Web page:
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Unemployment relief test for Evers, Republican lawmakers

A popular bar is seen empty on St. Patrick's Day in Milwaukee. The day before, various Milwaukee County municipalities had ordered bars and restaurants to close, except for carryout, delivery and curbside service because of coronavirus concerns. (AP Photo/Morry Gash)

A popular bar is seen empty on St. Patrick’s Day in Milwaukee. The day before, various Milwaukee County municipalities had ordered bars and restaurants to close, except for carryout, delivery and curbside service because of coronavirus concerns. (AP Photo/Morry Gash)

Associated Press

MADISON, Wis. (AP) — Gov. Tony Evers’ call for the Republican-controlled Legislature to waive a one-week waiting period for the payment of unemployment benefits in the face of soaring claims will be an early test of how well the two sides can work together in the face of the COVID-19 pandemic.

Last year Republicans rejected the waiver when Evers proposed it. This time, the idea comes amid a national emergency that was unimaginable then. It also comes as businesses, chambers of commerce and others that typically align with Republicans are urging swift and decisive action to help employees who are finding themselves suddenly jobless and struggling to get by.

“It’s a brutal time,” said Omar Shaikh, co-owner of the Carnevor restaurant in Milwaukee. He had to lay off all of his roughly 60 employees when Milwaukee ordered all restaurants closed on Tuesday, a step that came just a day before Evers closed them all statewide.

“I’m very worried that half the restaurants will have to close and never reopen,” Shaikh said. Allowing displaced workers to immediately qualify for unemployment benefits would be “very, very helpful,” he said.

As has happened in other states, the number of people filing for unemployment in Wisconsin is skyrocketing. Last week, the average number of claims per day was around 700, said Caleb Frostman, secretary of the Wisconsin Department of Workforce Development.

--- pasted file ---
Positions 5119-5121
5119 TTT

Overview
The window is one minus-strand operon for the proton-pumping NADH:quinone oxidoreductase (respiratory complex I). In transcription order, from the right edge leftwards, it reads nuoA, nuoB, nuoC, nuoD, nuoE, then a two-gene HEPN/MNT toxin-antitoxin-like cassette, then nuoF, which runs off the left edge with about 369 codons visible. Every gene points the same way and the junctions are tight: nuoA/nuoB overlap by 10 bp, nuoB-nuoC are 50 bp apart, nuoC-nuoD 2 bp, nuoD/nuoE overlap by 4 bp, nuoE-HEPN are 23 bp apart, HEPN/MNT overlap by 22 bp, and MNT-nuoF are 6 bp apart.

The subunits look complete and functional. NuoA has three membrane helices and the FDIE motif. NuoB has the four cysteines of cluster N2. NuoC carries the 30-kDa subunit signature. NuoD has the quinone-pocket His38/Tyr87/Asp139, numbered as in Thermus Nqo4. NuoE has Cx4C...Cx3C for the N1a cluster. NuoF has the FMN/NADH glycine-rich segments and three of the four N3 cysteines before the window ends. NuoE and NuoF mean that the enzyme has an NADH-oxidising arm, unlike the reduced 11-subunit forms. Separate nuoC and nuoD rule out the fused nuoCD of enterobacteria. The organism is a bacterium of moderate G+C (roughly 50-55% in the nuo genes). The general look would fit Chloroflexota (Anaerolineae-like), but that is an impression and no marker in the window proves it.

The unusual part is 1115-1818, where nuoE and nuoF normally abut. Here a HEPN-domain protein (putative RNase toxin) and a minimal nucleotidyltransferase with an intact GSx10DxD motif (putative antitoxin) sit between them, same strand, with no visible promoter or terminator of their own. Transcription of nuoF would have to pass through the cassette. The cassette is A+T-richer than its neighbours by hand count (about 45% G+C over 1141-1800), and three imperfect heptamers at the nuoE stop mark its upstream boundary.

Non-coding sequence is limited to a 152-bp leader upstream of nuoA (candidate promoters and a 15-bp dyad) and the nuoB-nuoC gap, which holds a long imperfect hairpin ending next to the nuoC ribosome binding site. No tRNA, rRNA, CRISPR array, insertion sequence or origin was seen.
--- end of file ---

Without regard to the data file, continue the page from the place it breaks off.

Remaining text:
On Sunday, there were 1,500 claims followed by 4,300 on Monday, 8,500 on Tuesday and 15,000 on Wednesday, Frostman said. Unemployment benefits are $370 a week.

Even though it’s been a partisan issue before, Frostman said he was optimistic Republicans would waive the waiting period and have it apply retroactively to help those already unemployed. The fact that businesses that usually back Republicans are pushing for it also helps, he said.

“I’m as optimistic as I can be that we’ll come to a productive conclusion on this,” Frostman said.

Evers and Republican legislative leaders, who found little common ground before the pandemic, have been talking regularly and said they are working well together to come up with an emergency response.

However, neither Senate Majority Leader Scott Fitzgerald nor Assembly Speaker Robin Vos returned messages for comment asking whether that would response would include reversing course on the unemployment waiting period.

Shaikh, the Milwaukee restaurant owner, said he hoped that policy makers could come together extend some type of subsidy to help small businesses like his make it through.

“We’re just waiting to see what the national government does, what the state government does,” he said. “We’re trying to stay positive in a very difficult time.”

By Thursday, there were 155 positive cases of coronavirus in Wisconsin. For most people, the coronavirus causes only mild or moderate symptoms, such as fever and cough. For some, especially older adults and people with existing health problems, it can cause more severe illness, including pneumonia. The vast majority of people recover.

Trying to slow the spread of the virus led Evers to order all bars and restaurants statewide to close and to limit gatherings to no more than 10 people at a time. He’s also putting together proposals for the Legislature to take up, including the unemployment waiting time waiver.

Taking action now, in the face of an unprecedented national emergency, doesn’t mean the waiver will be in place forever or that those opposed to it suddenly support it, said Steve Bass, vice president and lobbyist for the Metropolitan Milwaukee Association of Commerce.

“There’s a reason they’re called extraordinary measures,” he said.

MMAC represents about 2,000 businesses that employ more than 300,000 people in the Milwaukee metropolitan area. Most of its members support waiving the waiting period, Bass said.

“Additional tools give them additional resources to deal with a new and uncertain situation,” he said. “It’s not going to be the perfect tool for every business operation, but it’s better to have more tools than less.”

Copyright 2023 The Associated Press. All rights reserved. This material may not be published, broadcast, rewritten, or redistributed.

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